Three trillion. That's the staggering number of trees on Earth, according to a new tally that astounds even the scientists who compiled it.
Three trillion is three followed by 12 zeroes, which is more than the number of stars in the Milky Way and more than the number of cells in a human brain. If the new sum is accurate – and other scientists think it is – the planet boasts roughly 420 trees for every living person. An earlier count pegged the global tree total at a mere 400 billion, but that study relied on less sophisticated methods.
The gold medal for tree numbers goes to Russia, with 642 billion. The United States is fourth with 228 billion, behind only Russia, Canada and Brazil, although the United States lags behind many more countries in tree density. The figures are published in this week's Nature.
The total is "astonishing," study co-author Thomas Crowther, who did the research as a postdoctoral student at Yale University, told reporters. When Crowther asked forestry experts to predict the total, they made wildly incorrect guesses, he said in a separate interview. "No one could comprehend the scale of the things we were seeing."
In a more sobering find, Crowther and his team calculated that roughly 15.3 billion trees are cut down each year, and humanity has reduced the Earth's tree population by nearly half since civilization began. Around the world, one of the biggest influences on the number of trees is the corps of humans wielding chainsaws and axes.
The scientists didn't have to count the world's trees one by one. But they still needed two years, data amassed by thousands of tree huggers and a good chunk of supercomputer time to add up all those oaks and palms and pines. The team combined actual tree counts made in wooded areas, around the world, with satellite pictures. By counting actual trees and comparing them to satellite pictures, they learned how to predict the number of trees in places where satellite views were the only source of information. The result is the first full-coverage map of the entire planet's tree density and one of the very few estimates that sees the trees and not just the forest.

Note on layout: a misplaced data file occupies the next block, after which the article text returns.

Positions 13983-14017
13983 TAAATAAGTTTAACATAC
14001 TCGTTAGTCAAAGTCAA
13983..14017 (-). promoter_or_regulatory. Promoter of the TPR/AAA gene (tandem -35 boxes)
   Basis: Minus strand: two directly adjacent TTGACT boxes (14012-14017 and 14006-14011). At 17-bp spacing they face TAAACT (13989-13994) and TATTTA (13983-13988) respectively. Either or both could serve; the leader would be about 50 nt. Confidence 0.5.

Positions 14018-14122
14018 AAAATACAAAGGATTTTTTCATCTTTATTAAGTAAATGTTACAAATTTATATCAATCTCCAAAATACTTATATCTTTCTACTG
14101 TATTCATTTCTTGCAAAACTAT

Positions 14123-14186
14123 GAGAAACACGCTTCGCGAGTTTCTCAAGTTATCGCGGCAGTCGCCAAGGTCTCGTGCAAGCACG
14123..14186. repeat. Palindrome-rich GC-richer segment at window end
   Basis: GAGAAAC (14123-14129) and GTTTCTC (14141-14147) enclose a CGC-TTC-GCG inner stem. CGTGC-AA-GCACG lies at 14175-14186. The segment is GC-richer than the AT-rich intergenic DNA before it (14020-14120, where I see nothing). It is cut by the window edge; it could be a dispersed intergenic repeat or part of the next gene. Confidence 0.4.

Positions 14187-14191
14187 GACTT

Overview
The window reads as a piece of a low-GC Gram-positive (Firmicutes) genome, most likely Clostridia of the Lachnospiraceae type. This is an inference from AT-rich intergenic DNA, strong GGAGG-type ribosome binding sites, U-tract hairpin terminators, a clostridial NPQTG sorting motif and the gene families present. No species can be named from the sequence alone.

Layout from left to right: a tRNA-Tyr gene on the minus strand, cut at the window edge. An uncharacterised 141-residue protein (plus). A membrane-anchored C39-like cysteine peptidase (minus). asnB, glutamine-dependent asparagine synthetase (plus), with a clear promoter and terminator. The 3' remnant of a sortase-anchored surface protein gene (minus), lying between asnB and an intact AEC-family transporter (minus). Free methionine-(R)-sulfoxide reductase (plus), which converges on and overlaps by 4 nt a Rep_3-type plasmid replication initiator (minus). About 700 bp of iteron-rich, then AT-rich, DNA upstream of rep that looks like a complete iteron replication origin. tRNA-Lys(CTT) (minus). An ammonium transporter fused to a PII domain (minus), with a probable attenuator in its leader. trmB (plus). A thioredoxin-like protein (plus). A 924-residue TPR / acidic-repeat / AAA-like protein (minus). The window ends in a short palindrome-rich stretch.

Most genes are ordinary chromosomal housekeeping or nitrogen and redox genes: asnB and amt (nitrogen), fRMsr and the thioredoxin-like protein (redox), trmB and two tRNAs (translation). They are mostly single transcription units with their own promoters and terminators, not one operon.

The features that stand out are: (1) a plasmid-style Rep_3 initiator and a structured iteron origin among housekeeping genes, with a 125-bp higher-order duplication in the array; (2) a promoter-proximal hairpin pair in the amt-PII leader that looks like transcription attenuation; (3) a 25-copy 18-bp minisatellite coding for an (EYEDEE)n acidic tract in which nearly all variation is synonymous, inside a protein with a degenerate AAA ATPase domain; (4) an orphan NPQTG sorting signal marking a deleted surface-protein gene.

Other scientists cheered the new statistics. The three-trillion estimate is "reasonable" and based on good science, Richard Lucas, a professor of remote sensing and biogeography at Australia's University of New South Wales who was not involved with the study, said via email. The data will lead to a better understanding of global diversity, he said.
The new information also speaks for the trees, which may seem endless but in fact are rapidly disappearing.
The results provide "another way of saying we are really, really, really having an incredible impact on our natural ecosystems," said tropical forest ecologist Hans ter Steege of the Naturalis Biodiversity Center, a Dutch museum and research institute. The study shows "we've actually taken away almost half of the trees already. … That for me was pretty alarming."
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